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How to Clean an Automatic Coffee Maker: Complete Guide

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Have you ever wondered how to clean an automatic coffee maker? We all really enjoy a beautiful cup of coffee. The aroma, the delicate balance of fruity and slightly bitter flavors, it’s the perfect drink to wake you up in the morning, perk you up during the day and, probably in its decaffeinated form, to sooth you last thing at night.

Why Do You Need to Clean Coffee Makers?

In order for our coffee machine to deliver us that perfect cup of coffee every time, and to prolong the coffee maker’s life, it needs to be properly cleaned at regular intervals. You need to remove molds, the buildup of dissolved salts from the water you are using, and of course, the buildup of coffee solids.

So you don’t just want to do a quick wipe down of the casing and a rinse of the pot, but a proper deep down clean. If your machine isn’t cleaned thoroughly, you risk the following:

  • Bad tasting coffee – bitter, old and really not good to drink
  • Stomach problems – gas, bloating and diarrhea – especially if you are using an automatic cappuccino or latte maker
  • Shortened life of your automatic coffee maker

So a regular cleaning regime is a very good idea, both for your health and for the quality of your cup of Joe.

Prevention Is Better Than Cure

There are several things that the coffee machine owner can do to keep their machine clean and fresh for as long as possible. Mold is your big enemy, it’s mold which can make you sick if some gets into your coffee. So make sure that your machine doesn’t get left with a bit of coffee in the jug; when you’ve finished the coffee, throw the dregs away and clean out the jug with hot soapy water, rinsing well.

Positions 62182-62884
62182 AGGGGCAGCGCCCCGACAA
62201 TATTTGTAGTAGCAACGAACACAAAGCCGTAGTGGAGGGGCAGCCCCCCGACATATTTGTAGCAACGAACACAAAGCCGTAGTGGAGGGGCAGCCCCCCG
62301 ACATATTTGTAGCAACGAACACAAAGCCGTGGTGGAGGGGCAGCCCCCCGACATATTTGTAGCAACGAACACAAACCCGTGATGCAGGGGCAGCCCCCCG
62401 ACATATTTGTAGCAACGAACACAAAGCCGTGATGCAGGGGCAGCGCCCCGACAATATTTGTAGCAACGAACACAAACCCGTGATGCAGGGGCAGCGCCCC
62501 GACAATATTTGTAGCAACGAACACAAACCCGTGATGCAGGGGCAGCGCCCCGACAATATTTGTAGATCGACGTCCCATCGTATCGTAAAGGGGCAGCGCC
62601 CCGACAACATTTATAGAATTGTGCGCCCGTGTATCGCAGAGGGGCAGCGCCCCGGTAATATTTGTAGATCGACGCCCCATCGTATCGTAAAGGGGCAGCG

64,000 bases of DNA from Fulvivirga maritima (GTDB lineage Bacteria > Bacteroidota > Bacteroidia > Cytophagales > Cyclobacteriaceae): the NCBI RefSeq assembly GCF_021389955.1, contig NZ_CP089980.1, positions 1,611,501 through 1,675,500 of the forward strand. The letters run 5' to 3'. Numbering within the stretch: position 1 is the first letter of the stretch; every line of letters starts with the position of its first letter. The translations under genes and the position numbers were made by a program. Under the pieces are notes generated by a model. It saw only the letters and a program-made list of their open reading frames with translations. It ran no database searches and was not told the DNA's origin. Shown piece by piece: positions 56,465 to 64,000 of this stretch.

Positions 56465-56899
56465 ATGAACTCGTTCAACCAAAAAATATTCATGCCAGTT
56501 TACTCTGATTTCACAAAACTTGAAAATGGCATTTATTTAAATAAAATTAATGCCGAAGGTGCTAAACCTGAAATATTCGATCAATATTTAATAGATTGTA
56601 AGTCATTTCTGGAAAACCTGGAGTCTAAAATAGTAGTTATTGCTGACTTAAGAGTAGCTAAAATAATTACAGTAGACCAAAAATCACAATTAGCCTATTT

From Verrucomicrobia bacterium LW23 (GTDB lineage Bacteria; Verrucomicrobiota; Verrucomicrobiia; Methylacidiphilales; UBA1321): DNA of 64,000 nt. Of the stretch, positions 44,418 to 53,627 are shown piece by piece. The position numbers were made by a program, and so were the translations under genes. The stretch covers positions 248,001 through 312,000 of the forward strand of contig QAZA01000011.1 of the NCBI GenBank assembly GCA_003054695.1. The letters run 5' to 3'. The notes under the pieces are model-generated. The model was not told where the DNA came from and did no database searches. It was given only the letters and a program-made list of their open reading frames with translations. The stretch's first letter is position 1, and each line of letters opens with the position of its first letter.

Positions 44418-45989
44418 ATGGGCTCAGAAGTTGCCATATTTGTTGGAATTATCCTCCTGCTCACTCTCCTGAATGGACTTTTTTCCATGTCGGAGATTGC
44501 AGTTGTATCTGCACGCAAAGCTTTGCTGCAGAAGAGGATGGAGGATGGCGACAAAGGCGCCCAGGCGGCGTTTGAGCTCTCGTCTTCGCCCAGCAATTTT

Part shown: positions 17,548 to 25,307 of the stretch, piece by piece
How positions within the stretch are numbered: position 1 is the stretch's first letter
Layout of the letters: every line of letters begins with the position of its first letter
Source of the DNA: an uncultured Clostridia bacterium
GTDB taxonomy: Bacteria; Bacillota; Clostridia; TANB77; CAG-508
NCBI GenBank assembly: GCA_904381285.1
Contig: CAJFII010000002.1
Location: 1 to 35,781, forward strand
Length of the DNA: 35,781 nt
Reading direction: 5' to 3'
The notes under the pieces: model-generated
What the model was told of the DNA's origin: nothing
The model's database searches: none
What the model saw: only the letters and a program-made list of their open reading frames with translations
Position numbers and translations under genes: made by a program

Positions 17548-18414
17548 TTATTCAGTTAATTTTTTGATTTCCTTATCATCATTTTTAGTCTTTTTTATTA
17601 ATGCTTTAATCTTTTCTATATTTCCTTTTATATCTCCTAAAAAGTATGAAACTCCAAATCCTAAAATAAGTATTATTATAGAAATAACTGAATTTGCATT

Never leave standing water in the water chamber. Damp attracts mold, as we all know. When the chamber is empty, and you have finished with the machine, you can wipe the inside of the chamber dry with a lint free paper towel. It’s also a good idea to leave the lid of the chamber open to allow the air to dry it out.

When it comes to water, some machines have filters, and that’s great. If your machine doesn’t have a filter though, using bottled water or filtered water will help prevent molds and residue build up.

(If you’ve ever used water from the faucet in your refrigerator’s cold water system, you will know how quickly mold can build up from seemingly clean water!)

How Often Should I Clean My Automatic Coffee Maker?

That is to an extent a function of how often you use your machine, and how well you look after it after you’ve used it. If you use your machine a lot, then it probably needs cleaning once a week. If you maybe only use it at weekends then once a month should work for you.

Don’t forget those coffee makers that you only use very occasionally, for example, the one in your RV, in your weekend cottage, in the shop, in the office. Check out coffee machines that your elderly folks and teenagers use, and make sure they are cleaned at least as often as you clean yours.